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Defining layers

From: After Effects CS6 Essential Training

Video: Defining layers

I want to start just off this chapter by clearly defining what layers are in the context of After Effects. Even if you have exposure to layers inside of Photoshop, layers in After Effects are organized in a very interesting fashion. Compositions are the containers that the layers reside in, but what I rather find curious about layers is just how different all the various kinds of layers can be. Some layers are only generated from within the composition. Those are called synthetic layers, since After Effects is synthesizing their creations.

Defining layers

I want to start just off this chapter by clearly defining what layers are in the context of After Effects. Even if you have exposure to layers inside of Photoshop, layers in After Effects are organized in a very interesting fashion. Compositions are the containers that the layers reside in, but what I rather find curious about layers is just how different all the various kinds of layers can be. Some layers are only generated from within the composition. Those are called synthetic layers, since After Effects is synthesizing their creations.

So if we look at our kineteco_02 composition right here, you'll see we have a number of layers in our comp. Now I'm just going to move up the timeline, so it's a little more dominant in our view. Now the first layer in layer 1 is actually a shape layer. Shape layers are rather interesting because they are created within the composition of After Effects. If I went up into my Project panel and tried to search for shape layer, it's not going to find it.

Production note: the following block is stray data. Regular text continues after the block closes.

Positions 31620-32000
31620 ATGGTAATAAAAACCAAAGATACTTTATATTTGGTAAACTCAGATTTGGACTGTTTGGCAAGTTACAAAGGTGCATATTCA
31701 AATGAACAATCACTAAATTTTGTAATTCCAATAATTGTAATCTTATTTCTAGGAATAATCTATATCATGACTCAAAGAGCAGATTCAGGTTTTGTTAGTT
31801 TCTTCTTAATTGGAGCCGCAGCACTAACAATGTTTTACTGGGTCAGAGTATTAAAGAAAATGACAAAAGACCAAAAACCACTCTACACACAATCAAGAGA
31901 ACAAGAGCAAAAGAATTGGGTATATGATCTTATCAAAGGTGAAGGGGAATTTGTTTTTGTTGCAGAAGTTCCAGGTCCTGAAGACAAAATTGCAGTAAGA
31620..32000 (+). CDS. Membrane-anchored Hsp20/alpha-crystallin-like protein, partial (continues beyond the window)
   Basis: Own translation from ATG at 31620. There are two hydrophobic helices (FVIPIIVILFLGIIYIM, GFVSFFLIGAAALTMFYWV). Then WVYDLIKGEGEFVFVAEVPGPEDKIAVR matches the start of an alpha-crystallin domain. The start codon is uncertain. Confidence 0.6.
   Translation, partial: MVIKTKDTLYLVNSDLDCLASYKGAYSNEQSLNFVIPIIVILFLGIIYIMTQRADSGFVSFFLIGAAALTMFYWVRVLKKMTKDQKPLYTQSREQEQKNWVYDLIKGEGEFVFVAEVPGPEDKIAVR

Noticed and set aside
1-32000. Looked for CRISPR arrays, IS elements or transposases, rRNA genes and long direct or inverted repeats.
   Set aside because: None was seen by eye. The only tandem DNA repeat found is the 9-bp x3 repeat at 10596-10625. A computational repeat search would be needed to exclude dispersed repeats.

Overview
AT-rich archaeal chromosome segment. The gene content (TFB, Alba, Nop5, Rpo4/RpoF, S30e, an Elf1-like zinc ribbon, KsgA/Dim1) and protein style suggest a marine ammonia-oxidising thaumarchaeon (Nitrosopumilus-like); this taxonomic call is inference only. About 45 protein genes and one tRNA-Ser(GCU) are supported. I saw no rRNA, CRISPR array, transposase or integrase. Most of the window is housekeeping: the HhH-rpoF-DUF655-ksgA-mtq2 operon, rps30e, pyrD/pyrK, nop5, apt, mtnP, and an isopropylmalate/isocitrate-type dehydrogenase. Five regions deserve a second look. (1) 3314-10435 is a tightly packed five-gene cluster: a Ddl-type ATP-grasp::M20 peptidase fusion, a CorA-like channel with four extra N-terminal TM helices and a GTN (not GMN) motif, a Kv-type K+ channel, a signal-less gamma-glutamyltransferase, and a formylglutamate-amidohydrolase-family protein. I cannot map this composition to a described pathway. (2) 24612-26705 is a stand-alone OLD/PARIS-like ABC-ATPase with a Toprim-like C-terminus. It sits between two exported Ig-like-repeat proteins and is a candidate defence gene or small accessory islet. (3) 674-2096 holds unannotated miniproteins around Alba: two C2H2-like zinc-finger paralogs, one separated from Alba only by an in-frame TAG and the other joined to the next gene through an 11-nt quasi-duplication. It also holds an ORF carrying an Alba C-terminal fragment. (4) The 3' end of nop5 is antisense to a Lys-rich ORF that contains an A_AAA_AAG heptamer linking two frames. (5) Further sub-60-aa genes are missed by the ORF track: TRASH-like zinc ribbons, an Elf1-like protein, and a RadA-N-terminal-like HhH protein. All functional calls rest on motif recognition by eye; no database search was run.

It will find the Shapes Photoshop document I imported earlier, but it will not find this individual layer. I would have to search within the timeline to find something like that. Now let's clear out that search, and back on layer 1, if you open the triangle for Shape Layer, you see I have my Transform Options that every single layer has, but I also have a Contents layer. And the way layers are organized inside of After Effects, you have these different sections and they keep drilling down with different triangles.

So this layer, if you can see it here in the composition here, I'll scroll in just a little bit and hold the Spacebar and click and drag to move the composition up, you can see it's actually a rectangle and its opacity is 60%. See if I change this up to 100, you could see it a little more clearly here. Interestingly enough, with the contents for a shape layer, I added a rectangle path. And that's where I set exactly how long it was going to be and how many pixels tall.